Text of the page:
Polar and Dispersive Surface Tension Calculation

How to calculate the polar and dispersive surface tension components of a liquid?

by JikanGroup

There are two methods for calculating the polar and dispersive surface tension components of a liquid:

  1.  pendant drop method (preferred).
  2.  sessile drop method.

1. The pendant drop method for measuring the surface tension components of a liquid

Using the OWRK (Owens-Wendt-Rabel-Kaelble) or geometric mean method, the surface tension between test and reference liquids (also known as the interfacial tension) is calculated as:

    \[  {\gamma }_{lr}={\gamma }_l+{\gamma }_r-2\sqrt{{\gamma }^p_l{\gamma }^p_r}-2\sqrt{{\gamma }^d_l{\gamma }^d_r} \]

(1)

where γ_lr is the interfacial (surface) tension between test and reference liquids, γ_l and γ_r are the surface tensions of test and reference liquids, accordingly, p and d superscripts show the polar and dispersive surface tension components.

For a strictly dispersive reference liquid, i.e. γrrd, Eq. 1 becomes:

    \[  {\gamma }^d_l=\frac{{\left({\gamma }_l+{\gamma }_r-{\gamma }_{lr}\right)}^2}{4{\gamma }_r} \]

(2)

And γlp can be found using Eq. 3.

    \[  {\gamma }^p_l={\gamma }_l-{\gamma }^d_l} \]

(3)

If using the OWRK method, the value of γlp was found negative, Wu method (harmonic mean) should be used as follows:

    \[  {\gamma }_{lr}={\gamma }_l+{\gamma }_r-4\frac{{\gamma }^p_l{\gamma }^p_r}{{\gamma }^p_l+{\gamma }^p_r}-4\frac{{\gamma }^d_l{\gamma }^d_r}{{\gamma }^d_l+{\gamma }^d_r} \]

(4)

For a strictly dispersive reference, i.e. γrrd, Eq. 4 becomes:

    \[  {\gamma }^d_l=\frac{{\gamma }_r\left({\gamma }_l+{\gamma }_r-{\gamma }_{lr}\right)}{3{\gamma }_r-{\gamma }_l+{\gamma }_{lr}} \]

(5)

And γlp can be found using Eq. 3.

The reference liquid shall be:

  • immiscible and be able to form a meniscus.
  • chemically homogenous.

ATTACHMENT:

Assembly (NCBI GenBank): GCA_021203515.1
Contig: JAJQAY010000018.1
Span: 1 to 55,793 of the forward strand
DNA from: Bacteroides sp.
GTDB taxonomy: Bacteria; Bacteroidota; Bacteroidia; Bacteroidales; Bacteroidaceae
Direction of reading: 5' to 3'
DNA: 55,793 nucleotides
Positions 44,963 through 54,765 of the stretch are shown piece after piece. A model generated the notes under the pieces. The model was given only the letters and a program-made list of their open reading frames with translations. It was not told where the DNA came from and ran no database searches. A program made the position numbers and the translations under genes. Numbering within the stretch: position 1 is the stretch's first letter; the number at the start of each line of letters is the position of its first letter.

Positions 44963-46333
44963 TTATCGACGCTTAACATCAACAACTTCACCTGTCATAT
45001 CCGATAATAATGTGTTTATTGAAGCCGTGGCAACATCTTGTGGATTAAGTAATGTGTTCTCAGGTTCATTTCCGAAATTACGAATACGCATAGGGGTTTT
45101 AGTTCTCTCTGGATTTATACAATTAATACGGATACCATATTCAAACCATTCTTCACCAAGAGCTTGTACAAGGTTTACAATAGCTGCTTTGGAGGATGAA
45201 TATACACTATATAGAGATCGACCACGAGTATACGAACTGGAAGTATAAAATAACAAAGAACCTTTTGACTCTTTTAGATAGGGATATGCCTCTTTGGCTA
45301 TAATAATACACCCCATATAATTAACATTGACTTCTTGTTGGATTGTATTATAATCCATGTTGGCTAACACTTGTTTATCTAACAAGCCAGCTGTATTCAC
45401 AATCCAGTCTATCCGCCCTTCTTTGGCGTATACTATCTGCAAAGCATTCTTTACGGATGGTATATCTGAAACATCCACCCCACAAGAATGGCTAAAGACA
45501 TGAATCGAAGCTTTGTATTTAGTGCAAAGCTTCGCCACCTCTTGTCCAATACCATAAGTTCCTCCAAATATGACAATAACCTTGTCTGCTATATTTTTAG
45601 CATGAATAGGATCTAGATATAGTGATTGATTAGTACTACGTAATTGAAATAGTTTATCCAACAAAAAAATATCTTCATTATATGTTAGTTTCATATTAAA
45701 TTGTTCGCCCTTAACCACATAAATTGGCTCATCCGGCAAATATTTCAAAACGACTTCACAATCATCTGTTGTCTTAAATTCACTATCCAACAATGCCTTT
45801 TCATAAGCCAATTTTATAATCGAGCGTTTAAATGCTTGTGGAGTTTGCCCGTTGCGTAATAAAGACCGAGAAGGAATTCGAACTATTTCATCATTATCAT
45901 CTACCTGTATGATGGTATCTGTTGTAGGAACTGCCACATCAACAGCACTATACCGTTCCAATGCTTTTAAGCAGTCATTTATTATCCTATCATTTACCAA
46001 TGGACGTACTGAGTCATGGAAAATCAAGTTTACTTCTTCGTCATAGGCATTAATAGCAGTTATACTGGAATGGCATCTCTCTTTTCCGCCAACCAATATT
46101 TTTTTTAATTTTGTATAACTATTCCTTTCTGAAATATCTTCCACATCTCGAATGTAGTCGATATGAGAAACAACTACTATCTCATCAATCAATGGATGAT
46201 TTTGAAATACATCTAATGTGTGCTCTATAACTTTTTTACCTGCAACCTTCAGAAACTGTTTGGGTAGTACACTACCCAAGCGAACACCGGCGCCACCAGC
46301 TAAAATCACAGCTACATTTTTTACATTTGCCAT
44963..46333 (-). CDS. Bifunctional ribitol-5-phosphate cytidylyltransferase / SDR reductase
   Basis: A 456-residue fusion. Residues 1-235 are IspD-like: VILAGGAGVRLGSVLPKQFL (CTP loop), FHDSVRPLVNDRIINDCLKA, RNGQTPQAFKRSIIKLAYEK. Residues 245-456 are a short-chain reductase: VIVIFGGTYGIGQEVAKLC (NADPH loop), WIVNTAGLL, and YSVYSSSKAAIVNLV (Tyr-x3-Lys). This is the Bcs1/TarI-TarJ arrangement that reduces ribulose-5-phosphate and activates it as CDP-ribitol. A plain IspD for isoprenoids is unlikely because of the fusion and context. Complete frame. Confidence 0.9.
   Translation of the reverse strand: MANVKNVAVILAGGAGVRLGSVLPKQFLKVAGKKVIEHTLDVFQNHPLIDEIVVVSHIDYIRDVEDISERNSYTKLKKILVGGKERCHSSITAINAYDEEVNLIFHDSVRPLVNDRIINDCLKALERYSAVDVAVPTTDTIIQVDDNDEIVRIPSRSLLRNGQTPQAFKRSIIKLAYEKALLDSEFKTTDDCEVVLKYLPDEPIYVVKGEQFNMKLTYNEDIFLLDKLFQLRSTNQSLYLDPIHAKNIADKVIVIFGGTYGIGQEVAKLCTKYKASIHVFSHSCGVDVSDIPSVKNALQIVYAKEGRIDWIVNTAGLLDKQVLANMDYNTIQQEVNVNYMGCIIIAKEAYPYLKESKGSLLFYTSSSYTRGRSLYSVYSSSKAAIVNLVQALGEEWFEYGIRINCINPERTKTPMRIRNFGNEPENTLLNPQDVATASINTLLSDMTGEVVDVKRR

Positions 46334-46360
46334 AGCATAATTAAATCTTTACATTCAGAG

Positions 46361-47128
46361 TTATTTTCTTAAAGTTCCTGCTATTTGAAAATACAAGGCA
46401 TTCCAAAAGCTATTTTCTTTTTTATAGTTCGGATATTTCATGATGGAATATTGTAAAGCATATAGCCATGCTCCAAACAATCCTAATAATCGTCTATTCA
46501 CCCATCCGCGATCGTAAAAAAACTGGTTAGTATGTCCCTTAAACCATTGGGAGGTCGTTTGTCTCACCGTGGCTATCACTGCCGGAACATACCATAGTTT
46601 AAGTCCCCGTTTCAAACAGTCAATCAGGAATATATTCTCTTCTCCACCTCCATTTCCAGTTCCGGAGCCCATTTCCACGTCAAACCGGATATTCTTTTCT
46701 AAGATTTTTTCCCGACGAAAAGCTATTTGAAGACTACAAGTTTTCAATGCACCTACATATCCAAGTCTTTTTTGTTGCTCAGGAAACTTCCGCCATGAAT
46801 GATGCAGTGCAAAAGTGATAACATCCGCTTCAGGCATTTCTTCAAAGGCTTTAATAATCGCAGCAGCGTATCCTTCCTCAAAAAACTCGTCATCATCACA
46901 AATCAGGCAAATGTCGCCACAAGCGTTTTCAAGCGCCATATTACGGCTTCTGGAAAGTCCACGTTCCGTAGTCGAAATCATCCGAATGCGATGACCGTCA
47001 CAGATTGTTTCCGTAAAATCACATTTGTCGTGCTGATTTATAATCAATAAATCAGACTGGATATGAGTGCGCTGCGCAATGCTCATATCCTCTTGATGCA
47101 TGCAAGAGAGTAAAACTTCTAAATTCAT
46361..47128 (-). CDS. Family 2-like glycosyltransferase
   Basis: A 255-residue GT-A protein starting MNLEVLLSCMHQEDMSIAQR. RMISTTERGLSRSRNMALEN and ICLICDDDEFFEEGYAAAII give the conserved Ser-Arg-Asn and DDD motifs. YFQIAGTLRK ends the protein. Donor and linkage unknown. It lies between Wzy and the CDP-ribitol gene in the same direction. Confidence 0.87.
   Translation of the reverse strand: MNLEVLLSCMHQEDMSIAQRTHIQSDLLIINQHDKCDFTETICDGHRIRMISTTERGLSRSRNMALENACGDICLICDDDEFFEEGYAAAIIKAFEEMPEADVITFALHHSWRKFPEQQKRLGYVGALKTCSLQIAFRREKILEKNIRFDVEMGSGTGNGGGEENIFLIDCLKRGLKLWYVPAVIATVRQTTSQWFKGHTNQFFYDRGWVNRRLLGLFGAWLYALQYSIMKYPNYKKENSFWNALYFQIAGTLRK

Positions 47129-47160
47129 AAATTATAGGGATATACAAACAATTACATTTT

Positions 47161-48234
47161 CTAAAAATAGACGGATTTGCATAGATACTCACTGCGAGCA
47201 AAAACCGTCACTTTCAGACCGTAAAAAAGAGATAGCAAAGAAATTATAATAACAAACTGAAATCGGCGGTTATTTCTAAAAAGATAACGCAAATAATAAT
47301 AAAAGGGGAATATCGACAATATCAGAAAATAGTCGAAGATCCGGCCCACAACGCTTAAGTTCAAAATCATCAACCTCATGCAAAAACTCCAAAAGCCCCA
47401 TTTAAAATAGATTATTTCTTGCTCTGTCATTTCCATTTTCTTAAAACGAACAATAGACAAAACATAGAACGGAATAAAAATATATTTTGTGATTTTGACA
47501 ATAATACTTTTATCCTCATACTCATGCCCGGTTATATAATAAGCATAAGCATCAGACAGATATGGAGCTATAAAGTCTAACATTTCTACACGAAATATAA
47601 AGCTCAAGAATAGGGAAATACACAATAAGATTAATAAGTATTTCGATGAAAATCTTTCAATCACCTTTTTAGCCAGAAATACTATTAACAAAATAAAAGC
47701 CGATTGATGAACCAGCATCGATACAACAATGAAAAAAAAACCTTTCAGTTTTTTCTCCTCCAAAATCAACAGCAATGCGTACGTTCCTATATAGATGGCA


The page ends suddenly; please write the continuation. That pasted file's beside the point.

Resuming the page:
• strictly dispersive (and free from polar contaminations)
  • colourless with a melting point lower than 20°C.

Suggested reference liquids:

Preferably use liquid hydrocarbons (e.g. n-decane, n-dodecane, n-tetradecane and n-hexadecane) but if the test liquid is soluble to hydrocarbon, use perfluorohydrocarbons (e.g. n-perfluorohexane and n-perfluorooctane).

Cleaning of reference liquids:

Hydrocarbon:

  1. distillation
  2. chromatography columns with a minimum length of 60 cm filled with silica gel (e.g. particle size mesh 60). The silica gel with polar surfaces absorbs the polar contaminations (e.g. ketones).

Perfluorohydrocarbon:

  • does not need cleaning.

After cleaning, for the hydrocarbon and perfluorohydrocarbon, the measurable interfacial tension compared to water shall be at least 52 mN/m and 54 mN/m at 23°C, accordingly.

Storage of reference liquids:

The cleaned n-alkanes shall be stored in light-proof glass bottles in the refrigerator at a maximum temperature of 4°C.

2. The sessile drop method for measuring the surface tension components of liquids

Using the OWRK method (geometric mean), on a pure dispersive solid surface, the relation between contact angle (θ) and surface tension components of the test liquid is:

    \[  {\gamma }^d_l=\frac{{\gamma }^2_l{\left(1+{\mathrm{cos} \theta \ }\right)}^2}{4{\gamma }_s} \]

(6)

Using the Wu method (harmonic mean), on a pure dispersive solid surface, the relation between contact angle and surface tension components of the test liquid is:

    \[  {\gamma }^d_l=\frac{{\gamma }_l{\gamma }_s\left(1+{\mathrm{cos} \theta \ }\right)}{4{\gamma }_s-{\gamma }_l\left(1+{\mathrm{cos} \theta \ }\right)} \]

(7)

The polar component of the test liquid surface tension is found using Eq. 3.

Note: For γs > 20 mN/m use Eq. 6 otherwise use Eq.7:

The reference solid shall be:

  • Sufficiently, chemically and topologically homogenous.
  • Dispersive, e.g. made of paraffin (25.5 ± 0.5 mN/m) or PTFE (18.5 ± 0.5 mN/m).
  • Where γsp < 0.5 mN/m
  • Mean roughness value Ra < 0.3 μm
Polar and Dispersive Surface Tension Calculation

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